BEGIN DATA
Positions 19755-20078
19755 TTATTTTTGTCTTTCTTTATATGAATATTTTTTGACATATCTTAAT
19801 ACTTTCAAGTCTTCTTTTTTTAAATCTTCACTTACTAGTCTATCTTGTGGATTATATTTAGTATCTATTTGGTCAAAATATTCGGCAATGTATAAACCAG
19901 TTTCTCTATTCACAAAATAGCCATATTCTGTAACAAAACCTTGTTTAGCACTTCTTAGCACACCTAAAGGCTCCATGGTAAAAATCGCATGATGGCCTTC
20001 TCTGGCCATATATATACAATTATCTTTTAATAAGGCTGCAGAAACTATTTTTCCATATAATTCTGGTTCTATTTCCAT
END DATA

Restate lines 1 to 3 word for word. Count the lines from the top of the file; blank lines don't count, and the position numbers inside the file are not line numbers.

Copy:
Positions 19755-20078
19755 TTATTTTTGTCTTTCTTTATATGAATATTTTTTGACATATCTTAAT
19801 ACTTTCAAGTCTTCTTTTTTTAAATCTTCACTTACTAGTCTATCTTGTGGATTATATTTAGTATCTATTTGGTCAAAATATTCGGCAATGTATAAACCAG